Posthumous publication of literary works can be a form of farewell to someone admired, a closure. F. Scott Fitzgerald’s The Last Tycoon was one such that, while incomplete, showed the breadth of his talent, ravaged as it was by alcohol. It was, however, renowned. Fitzgerald was not alone having works published, usually by literary estates, long after a deathbed departure or demise in some other less comfortable or salubrious location.
Riccardino is the 28th and final Inspector Montalbano mystery centred on Sicily with its labyrinthine corrupted bureaucracy, civilian disregard of laws, rules and regulations. Where construction of buildings happens without any approval, where public infrastructure construction doesn’t as the allocated funds disappear into assorted civilian bank accounts before completion, leaving concrete skeletons.
For 27 outings, Inspector Salvo Montalbano gave us enjoyment, intrigue an informative education in both food and Italian politics/bureaucracy and how, by ignoring or obfuscating the rules and self-important authority, the right outcome is delivered in the final pages. It’s easy to be warmed to Salvo and his quests, his colleagues and his sense of right and wrong. Recognition and praise by his superiors are eschewed.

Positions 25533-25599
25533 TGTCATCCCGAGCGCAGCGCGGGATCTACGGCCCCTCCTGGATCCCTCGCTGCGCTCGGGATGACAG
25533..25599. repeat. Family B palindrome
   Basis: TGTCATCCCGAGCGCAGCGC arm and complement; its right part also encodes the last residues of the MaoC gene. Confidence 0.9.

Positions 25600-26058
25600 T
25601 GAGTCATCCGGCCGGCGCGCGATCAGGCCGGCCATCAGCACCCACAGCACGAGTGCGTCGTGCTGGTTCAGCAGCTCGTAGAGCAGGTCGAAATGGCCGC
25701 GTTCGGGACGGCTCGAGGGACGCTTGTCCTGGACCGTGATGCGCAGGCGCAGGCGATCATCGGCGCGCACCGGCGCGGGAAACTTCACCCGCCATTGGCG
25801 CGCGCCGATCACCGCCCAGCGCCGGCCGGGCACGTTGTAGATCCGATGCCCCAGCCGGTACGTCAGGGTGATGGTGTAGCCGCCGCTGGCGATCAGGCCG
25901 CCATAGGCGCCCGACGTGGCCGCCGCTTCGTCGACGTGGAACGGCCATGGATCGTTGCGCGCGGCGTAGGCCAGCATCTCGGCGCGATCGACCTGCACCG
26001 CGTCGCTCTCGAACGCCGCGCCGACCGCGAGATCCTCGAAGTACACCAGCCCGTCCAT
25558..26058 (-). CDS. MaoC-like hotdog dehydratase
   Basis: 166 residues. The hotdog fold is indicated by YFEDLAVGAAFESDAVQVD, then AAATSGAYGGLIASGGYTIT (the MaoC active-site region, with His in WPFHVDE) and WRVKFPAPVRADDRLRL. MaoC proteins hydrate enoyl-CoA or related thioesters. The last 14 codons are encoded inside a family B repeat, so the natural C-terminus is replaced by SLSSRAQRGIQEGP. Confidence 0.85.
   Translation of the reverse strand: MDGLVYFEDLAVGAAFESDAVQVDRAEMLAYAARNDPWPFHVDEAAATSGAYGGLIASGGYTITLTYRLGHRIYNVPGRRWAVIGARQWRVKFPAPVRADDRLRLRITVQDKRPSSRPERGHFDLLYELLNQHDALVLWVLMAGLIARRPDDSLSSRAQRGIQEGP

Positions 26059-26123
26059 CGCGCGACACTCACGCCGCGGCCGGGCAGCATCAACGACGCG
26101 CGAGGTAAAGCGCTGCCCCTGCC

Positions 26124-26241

But Riccardino was a real disappointment. A thin telling of a lukewarm plot, characters well below the usual standard and with none of the feel we’d become used to. Perhaps the posthumous publication was a book too far and the penultimate, The Cook of the Halcyon, should have farewelled Salvo, his investigations, his loves, his colleagues, his delight in food and his instructions of how to deal with, and handle, that unique combination of Italian bureaucracy and politics. The previous 27 are well worth delving into – maybe leave number 28 unread. Acknowledgement must be given to the translations by Stephen Sartarelli, a poet in his own right but whose endnotes add to the understanding of the periphery of Camilleri’s plots.